Valid Binary Search Tree

Given a binary tree, check whether it is a valid binary search tree.


Before we go forward, it would be better to have some prior knowledge about binary search trees. Go through links given below, to get a good understanding of binary search trees.

Introduction to Binary trees

Introduction to Binary Search trees

Note : In this post, the abbreviation BST is used to refer to a binary search tree.


Given that you have a good understanding of BST, we all know that a BST satisfies the following property

For each node N

  1. All nodes in the left subtree of N have a value smaller than N
  2. All nodes in the right subtree of N have a value greater than N
  3. The left & right subtrees of N should be valid BSTs.

Now the challenge is to efficiently validate the above properties for every node of a tree.

Let us try to analyze this problem by looking at a valid BST given below

We can clearly notice that this tree satisfies all the properties discussed above.

Let us say we want to traverse from the root of the tree and reach node 2. The path would be 312 where 3 > 1 and 1 < 2

Thus, every node N in the BST can be mapped to a min and max value where the value of all the tree nodes with N as root lies within the interval [min, max]

Therefore in order to decide whether a BST is valid, for each node we compute this interval and check whether the above mentioned property is satisfied. So now the question is how do we compute this interval?

Let us get back to the example of valid BST.

We start at node 3. Since node 3 is the root, it can have any value. So the interval for node 3 would be [-\(\infty\), \(\infty\)].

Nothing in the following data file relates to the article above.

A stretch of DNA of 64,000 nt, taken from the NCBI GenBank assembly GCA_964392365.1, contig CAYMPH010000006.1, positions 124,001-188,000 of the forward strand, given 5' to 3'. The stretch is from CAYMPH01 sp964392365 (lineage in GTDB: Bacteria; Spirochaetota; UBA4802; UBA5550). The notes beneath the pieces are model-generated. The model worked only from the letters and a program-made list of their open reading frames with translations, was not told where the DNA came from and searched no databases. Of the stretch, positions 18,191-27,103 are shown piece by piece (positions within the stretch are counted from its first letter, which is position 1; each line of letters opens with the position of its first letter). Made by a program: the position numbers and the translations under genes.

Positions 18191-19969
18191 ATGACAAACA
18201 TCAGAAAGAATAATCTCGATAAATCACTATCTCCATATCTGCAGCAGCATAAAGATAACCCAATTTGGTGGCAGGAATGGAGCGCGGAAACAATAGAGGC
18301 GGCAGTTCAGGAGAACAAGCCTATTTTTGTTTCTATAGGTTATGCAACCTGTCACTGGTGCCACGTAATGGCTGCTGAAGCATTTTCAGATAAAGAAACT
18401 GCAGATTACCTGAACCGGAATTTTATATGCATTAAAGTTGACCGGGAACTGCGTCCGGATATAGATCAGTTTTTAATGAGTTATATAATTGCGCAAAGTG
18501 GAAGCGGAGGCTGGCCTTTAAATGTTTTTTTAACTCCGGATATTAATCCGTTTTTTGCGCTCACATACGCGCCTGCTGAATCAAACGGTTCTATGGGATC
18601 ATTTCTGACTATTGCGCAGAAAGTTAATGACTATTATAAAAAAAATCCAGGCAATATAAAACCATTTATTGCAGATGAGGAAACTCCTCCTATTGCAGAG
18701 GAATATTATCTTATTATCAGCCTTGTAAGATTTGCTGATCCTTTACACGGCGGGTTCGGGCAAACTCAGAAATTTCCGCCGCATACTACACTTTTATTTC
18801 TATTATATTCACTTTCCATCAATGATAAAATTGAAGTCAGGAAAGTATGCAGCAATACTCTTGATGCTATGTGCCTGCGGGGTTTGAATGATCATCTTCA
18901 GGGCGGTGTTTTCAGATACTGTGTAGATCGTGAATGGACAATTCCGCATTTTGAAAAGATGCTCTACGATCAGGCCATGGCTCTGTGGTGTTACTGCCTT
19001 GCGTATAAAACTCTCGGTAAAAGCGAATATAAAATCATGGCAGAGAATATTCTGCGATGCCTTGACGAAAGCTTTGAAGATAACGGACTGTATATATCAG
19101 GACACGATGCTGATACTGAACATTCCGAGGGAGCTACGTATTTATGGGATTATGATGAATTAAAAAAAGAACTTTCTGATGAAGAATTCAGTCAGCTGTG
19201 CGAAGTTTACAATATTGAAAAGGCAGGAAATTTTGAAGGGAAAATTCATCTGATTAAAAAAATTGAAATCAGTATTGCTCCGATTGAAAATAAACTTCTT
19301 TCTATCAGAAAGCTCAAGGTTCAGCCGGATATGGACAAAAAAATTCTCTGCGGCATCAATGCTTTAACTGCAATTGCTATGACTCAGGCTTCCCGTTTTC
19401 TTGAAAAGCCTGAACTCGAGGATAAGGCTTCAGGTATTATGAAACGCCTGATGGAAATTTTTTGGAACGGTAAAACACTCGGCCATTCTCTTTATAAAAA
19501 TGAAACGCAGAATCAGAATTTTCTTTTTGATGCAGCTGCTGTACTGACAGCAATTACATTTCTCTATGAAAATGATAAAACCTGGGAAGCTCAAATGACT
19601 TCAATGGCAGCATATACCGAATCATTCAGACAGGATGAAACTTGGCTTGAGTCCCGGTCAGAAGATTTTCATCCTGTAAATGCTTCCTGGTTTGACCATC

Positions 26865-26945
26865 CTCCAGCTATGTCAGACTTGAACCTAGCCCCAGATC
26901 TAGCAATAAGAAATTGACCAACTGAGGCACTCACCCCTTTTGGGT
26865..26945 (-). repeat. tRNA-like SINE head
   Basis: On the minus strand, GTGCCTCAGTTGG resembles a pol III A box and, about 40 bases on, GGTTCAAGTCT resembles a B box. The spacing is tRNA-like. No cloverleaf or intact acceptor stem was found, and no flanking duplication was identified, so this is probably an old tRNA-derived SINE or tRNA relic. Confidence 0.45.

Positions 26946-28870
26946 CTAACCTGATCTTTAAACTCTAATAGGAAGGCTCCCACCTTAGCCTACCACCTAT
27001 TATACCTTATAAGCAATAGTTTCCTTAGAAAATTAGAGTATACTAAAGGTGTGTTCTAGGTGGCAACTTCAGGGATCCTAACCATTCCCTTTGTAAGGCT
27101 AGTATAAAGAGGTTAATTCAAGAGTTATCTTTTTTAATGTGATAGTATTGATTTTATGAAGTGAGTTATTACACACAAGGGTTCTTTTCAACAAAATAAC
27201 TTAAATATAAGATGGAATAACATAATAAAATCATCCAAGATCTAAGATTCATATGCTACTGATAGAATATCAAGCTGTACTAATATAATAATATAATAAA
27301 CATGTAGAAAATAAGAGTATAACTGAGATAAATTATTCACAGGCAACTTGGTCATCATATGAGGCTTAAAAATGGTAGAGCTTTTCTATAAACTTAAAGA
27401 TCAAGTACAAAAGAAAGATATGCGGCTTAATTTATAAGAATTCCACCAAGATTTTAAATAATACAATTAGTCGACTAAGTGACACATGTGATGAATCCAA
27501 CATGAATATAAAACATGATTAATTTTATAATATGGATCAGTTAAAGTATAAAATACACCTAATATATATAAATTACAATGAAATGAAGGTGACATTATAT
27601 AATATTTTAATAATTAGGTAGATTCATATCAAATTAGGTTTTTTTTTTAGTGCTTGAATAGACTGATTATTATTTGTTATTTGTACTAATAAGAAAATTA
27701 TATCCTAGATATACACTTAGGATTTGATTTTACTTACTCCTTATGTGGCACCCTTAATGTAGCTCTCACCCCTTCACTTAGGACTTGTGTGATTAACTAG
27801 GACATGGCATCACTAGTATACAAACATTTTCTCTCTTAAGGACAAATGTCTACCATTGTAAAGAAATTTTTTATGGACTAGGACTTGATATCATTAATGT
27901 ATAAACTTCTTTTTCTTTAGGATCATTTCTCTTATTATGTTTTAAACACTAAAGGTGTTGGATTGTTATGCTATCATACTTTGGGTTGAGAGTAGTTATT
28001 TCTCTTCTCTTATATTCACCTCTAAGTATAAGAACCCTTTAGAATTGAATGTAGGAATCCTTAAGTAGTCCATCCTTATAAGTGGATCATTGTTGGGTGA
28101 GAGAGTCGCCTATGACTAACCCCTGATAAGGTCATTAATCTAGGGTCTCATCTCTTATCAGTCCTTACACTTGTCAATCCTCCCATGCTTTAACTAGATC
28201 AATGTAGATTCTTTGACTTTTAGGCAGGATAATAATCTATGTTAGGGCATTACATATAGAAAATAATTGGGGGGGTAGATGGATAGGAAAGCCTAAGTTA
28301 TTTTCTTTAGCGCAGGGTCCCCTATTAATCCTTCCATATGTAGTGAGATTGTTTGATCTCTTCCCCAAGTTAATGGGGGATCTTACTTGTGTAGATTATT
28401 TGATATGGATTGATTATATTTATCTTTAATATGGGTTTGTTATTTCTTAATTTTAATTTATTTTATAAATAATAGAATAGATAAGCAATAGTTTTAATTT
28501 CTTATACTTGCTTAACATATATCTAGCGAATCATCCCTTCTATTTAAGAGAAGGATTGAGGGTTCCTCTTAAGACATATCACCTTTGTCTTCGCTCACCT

Now we would like to compute the interval for node 1. Since node 1 is the left child of node 3, all the nodes with 1 as root can have a maximum value of 3. Therefore the max value for node 1, would be 3 and thereby the interval for node 1 is [-\(\infty\), 3].

Similarly, since node 4 is on the right of node 3, all the nodes with 4 as root should a minimum value of 3. Therefore the min value for node 4, would be 3. Thus the interval for node 4 is [3, \(\infty\)].

We repeat the same procedure to compute the intervals for each node recursively and check whether the node’s value lies within its interval.

The intervals for the above BST


Below is the java implementation for the above discussed solution on InterviewBit.

Time Complexity

In this implementation, every node is visited exactly once in the worst case.(when the given binary tree is a valid BST). Therefore the time complexity is O(n), where n is the number of nodes in the binary tree.

Space Complexity

This implementation does not use any additional space. So the space complexity is O(1).

Other Info

This is an interview question asked by Facebook & Amazon. This problem can also be tried out on LeetCode.